NRO on Holy Innocents in Manhattan

Those of you who watch the Catholic blogsophere closely may have seen items about the closing of Holy Innocents Church in midtown Manhattan in New York City.

I have written about Holy Innocents, a wonderful place, many times.  HERE  and especially HERE.

From what I can tell, Holy Innocents is a place where the New Evangelization is actually succeeding, and in its unique way!  New Evangelization meets Summorum Pontificum.  It is the perfect combination, and it is working. Over the year Mass attendance has been steadily climbing.  There is constant traffic in and out of this church as a spiritual oasis.  It’s location is ideal. Beautiful things occur at this church.

NB: I understand that the list of churches that has been circulated is a recommendation.   This is not the official, final list.  Again, I understand that it is only recommended that Holy Innocents and St. Michael’s (where Fr. Rutler is now, after his transfer away from Our Savior) be closed.

That said, I saw an article at National Review Online (my emphases):

Save the Tridentine Mass, or, ‘These Little-Town Blues’

By Michael Potemra

Living in a global metropolis such as New York has its drawbacks, to be sure. But one of the key reasons so many of us choose to do it anyway is that we love being in a place where so many cultural riches are so readily available. Everyone knows about the Metropolitan Museum of Art, the Metropolitan Opera, and the plethora of arthouse movie theaters where films from the whole world are on display (I would contend that for cinema lovers — as opposed to people in the movie business — Manhattan is better than Los Angeles).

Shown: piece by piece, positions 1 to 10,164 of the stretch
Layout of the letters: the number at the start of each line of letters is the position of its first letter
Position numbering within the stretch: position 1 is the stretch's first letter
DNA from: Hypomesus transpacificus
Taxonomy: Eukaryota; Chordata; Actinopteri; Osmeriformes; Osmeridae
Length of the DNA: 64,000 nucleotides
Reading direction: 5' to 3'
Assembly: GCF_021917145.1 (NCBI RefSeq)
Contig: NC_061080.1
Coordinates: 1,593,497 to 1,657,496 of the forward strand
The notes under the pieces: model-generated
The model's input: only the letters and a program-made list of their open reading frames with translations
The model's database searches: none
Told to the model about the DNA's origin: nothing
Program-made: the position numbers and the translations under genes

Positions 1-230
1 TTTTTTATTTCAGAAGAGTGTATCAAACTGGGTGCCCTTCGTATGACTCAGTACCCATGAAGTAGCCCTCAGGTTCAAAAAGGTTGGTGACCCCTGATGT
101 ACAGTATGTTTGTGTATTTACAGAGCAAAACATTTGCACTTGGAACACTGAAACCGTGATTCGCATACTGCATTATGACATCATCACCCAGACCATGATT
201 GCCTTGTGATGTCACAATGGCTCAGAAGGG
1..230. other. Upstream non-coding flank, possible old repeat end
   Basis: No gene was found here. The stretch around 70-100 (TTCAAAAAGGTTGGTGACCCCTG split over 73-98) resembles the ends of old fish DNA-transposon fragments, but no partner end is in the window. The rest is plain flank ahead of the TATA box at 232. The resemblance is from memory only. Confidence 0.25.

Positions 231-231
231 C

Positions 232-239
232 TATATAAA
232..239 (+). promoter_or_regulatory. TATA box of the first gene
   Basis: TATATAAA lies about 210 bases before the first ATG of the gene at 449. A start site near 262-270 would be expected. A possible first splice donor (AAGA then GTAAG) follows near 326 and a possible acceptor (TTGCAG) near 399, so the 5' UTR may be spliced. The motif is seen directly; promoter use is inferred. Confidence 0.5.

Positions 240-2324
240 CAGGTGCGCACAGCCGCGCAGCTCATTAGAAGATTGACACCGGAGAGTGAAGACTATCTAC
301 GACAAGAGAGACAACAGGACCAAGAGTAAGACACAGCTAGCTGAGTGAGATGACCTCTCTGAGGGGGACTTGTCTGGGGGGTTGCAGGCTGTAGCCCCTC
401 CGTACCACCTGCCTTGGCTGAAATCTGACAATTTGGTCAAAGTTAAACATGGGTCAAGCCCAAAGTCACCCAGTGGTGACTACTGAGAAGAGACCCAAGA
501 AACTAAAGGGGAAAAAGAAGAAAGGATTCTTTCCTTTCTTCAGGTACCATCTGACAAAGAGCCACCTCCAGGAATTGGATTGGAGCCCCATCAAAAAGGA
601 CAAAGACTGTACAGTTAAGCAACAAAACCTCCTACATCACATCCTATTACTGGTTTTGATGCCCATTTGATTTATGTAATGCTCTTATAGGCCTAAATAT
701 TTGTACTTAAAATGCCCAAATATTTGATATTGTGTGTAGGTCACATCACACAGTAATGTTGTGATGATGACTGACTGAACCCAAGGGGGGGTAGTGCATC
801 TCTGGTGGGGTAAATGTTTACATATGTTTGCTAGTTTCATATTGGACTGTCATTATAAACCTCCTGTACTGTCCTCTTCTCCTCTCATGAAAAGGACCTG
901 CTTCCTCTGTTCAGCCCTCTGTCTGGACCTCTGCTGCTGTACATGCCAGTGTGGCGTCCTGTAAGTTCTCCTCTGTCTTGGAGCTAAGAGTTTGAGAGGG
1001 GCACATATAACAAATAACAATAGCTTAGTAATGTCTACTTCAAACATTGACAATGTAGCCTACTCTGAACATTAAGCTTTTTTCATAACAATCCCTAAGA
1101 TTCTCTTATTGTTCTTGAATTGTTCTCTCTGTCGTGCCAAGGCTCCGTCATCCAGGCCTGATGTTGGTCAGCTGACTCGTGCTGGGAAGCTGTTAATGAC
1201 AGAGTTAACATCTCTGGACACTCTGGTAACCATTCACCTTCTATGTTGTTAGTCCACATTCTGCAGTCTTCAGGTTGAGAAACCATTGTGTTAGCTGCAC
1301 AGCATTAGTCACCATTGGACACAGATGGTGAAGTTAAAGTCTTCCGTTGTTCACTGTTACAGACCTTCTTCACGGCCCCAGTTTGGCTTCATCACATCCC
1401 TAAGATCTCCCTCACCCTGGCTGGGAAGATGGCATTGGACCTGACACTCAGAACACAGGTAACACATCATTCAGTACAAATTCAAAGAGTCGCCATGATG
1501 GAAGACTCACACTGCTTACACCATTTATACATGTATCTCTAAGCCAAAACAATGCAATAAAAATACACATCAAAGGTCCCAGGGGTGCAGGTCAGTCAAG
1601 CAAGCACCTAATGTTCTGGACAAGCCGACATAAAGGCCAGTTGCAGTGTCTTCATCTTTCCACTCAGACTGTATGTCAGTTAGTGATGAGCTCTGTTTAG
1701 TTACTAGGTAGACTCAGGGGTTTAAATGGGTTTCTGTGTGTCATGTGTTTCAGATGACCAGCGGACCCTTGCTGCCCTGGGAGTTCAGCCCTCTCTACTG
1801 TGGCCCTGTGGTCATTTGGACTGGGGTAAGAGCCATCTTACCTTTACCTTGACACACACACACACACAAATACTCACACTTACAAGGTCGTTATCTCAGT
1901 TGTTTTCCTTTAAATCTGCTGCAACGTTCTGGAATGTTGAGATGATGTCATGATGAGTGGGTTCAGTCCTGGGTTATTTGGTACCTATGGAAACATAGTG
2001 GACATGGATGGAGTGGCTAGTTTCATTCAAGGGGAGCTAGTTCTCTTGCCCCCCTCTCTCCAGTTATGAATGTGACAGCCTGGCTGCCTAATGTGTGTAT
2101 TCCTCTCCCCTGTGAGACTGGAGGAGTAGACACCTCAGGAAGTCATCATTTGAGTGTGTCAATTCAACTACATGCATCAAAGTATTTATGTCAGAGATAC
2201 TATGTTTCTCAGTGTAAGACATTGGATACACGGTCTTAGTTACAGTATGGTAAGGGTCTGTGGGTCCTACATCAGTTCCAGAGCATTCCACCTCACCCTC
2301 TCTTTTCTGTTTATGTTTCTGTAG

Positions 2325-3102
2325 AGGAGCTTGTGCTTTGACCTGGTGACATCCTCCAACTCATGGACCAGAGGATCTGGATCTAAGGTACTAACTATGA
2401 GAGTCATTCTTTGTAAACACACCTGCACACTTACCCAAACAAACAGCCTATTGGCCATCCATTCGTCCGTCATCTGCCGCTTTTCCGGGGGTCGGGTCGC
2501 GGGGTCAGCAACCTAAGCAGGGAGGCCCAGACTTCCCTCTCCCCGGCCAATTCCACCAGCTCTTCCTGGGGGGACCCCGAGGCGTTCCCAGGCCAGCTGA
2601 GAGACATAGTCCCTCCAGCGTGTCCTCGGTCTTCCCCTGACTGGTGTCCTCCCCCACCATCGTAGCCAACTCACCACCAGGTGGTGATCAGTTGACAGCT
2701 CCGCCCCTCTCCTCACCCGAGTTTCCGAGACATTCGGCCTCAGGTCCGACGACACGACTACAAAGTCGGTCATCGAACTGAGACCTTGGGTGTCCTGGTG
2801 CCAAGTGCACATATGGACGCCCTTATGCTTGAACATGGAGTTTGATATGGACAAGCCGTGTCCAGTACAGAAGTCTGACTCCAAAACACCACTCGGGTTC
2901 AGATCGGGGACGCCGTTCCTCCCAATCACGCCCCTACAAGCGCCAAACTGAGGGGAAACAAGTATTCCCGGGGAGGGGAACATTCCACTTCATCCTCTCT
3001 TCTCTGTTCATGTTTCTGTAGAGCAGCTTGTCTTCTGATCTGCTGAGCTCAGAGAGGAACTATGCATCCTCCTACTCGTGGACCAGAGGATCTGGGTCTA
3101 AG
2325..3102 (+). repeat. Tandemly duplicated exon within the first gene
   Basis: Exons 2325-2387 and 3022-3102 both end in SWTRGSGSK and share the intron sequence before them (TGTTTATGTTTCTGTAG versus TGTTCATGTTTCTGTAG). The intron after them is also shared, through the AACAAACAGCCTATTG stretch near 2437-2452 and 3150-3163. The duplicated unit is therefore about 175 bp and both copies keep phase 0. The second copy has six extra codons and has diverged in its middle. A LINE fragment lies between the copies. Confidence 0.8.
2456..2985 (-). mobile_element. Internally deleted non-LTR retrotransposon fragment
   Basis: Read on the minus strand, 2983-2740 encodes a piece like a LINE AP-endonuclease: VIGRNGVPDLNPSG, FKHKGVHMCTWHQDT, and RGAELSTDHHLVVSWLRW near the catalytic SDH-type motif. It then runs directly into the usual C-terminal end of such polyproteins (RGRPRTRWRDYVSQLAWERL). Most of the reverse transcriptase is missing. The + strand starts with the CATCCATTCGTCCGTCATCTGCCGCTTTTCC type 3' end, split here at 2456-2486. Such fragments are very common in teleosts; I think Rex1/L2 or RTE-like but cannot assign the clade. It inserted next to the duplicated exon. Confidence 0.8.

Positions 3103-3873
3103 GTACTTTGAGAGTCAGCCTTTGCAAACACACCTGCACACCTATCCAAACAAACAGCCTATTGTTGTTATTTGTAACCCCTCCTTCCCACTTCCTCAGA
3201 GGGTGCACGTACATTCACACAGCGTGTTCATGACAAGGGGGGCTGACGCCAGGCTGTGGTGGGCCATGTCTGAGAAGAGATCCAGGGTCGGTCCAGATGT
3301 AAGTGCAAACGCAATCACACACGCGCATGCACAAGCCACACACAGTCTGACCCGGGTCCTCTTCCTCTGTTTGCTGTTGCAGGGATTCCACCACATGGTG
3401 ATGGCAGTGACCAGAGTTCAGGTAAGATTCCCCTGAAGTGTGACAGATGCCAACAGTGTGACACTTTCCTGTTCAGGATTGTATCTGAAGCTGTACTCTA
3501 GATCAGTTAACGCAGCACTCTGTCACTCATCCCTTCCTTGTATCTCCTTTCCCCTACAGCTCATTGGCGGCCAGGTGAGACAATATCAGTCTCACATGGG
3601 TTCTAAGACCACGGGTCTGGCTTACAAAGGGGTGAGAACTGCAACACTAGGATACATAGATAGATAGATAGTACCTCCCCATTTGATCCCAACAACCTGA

But what few people from outside of New York realize is that this city also has an amazing diversity when it comes to the religious aspect of culture. For pretty much whatever religion you want to practice, you can find a house of worship here. And when it comes to Christianity specifically, just about every branch of every denomination has an outpost. It will comes as a further surprise to many that, within Protestantism, it is the conservative NYC churches that attract the largest crowds on Sunday. In many ways, the city conforms to its stereotype of Babylon-on-the-Hudson; but that’s far from the whole story of what goes on here.

This, as I said, is an important part of what makes many of us want to live here. So it was with a heavy heart that I learned that the Roman Catholic archdiocese of New York is considering going “small-time” — and closing one of the few parishes in the world that offers the pre-Vatican II Catholic Mass every day. According to this report, the archdiocese is considering closing Holy Innocents Church on West 37th Street.